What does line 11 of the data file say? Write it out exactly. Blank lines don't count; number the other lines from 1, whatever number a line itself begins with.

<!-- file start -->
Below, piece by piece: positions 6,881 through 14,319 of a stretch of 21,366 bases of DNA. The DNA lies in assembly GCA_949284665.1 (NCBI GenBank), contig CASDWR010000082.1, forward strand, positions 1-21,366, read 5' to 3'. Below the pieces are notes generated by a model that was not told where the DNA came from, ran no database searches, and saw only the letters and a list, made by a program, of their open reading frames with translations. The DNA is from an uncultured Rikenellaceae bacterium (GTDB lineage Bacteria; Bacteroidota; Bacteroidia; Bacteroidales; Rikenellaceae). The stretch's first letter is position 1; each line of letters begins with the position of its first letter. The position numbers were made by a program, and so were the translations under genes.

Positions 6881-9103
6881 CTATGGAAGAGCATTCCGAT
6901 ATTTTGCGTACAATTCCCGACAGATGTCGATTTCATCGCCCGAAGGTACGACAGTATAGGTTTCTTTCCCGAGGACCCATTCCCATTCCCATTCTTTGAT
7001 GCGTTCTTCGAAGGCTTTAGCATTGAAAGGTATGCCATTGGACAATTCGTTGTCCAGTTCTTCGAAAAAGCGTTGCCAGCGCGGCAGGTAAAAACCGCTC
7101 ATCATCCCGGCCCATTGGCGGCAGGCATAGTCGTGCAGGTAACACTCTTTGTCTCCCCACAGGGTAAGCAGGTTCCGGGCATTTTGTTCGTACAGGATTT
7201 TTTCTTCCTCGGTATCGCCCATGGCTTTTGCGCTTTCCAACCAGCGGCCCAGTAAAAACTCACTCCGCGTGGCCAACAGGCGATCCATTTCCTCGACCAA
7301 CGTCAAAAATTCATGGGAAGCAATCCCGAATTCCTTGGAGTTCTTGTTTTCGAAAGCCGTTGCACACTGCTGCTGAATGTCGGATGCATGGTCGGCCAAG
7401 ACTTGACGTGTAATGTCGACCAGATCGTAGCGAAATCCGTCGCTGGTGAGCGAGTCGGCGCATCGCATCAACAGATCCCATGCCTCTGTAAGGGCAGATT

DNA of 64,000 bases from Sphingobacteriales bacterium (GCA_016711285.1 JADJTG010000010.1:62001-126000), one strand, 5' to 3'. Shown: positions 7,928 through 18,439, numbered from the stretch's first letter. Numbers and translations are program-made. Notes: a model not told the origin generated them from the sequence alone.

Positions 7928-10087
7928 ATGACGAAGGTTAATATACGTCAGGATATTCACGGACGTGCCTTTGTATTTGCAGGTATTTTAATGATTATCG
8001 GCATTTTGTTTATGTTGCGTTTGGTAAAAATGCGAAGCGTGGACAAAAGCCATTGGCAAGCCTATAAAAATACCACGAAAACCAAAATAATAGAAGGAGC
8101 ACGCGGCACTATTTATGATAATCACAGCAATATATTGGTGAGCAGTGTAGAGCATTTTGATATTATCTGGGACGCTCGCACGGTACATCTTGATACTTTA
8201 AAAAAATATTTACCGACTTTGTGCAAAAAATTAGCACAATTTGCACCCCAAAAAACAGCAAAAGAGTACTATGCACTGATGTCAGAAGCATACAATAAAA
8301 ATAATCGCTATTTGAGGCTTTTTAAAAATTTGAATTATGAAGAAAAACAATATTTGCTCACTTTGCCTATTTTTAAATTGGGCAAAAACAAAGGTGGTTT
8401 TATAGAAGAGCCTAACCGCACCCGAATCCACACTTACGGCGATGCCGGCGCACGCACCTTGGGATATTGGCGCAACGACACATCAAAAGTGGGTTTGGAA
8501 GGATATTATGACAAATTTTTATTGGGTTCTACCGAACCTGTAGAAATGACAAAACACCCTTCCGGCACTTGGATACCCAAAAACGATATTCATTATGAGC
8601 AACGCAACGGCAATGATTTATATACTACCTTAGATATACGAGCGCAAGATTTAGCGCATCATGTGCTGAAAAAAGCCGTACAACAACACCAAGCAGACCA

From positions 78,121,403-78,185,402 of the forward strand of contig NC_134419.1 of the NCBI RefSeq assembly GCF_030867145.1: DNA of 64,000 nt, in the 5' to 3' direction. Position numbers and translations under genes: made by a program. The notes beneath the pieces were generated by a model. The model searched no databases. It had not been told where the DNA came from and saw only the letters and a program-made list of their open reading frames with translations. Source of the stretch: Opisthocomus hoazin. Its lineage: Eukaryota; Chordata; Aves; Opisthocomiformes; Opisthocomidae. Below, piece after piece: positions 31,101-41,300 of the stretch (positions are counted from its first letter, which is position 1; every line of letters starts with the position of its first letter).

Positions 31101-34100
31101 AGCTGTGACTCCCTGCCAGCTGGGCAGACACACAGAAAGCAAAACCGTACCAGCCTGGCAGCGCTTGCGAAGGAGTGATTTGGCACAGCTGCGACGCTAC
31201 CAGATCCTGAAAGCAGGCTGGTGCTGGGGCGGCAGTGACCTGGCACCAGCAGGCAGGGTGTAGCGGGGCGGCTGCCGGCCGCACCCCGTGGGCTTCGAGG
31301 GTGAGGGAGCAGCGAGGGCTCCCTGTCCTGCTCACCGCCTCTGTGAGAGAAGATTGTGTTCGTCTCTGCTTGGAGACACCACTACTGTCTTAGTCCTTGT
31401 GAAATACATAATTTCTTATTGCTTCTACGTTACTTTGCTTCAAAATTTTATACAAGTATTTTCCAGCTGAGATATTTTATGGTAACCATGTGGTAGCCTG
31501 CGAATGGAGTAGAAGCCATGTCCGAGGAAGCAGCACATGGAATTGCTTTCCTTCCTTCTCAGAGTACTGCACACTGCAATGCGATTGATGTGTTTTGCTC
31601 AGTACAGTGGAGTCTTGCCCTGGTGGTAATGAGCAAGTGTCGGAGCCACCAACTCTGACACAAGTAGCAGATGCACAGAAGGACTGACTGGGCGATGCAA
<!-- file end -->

Positions 7928-10087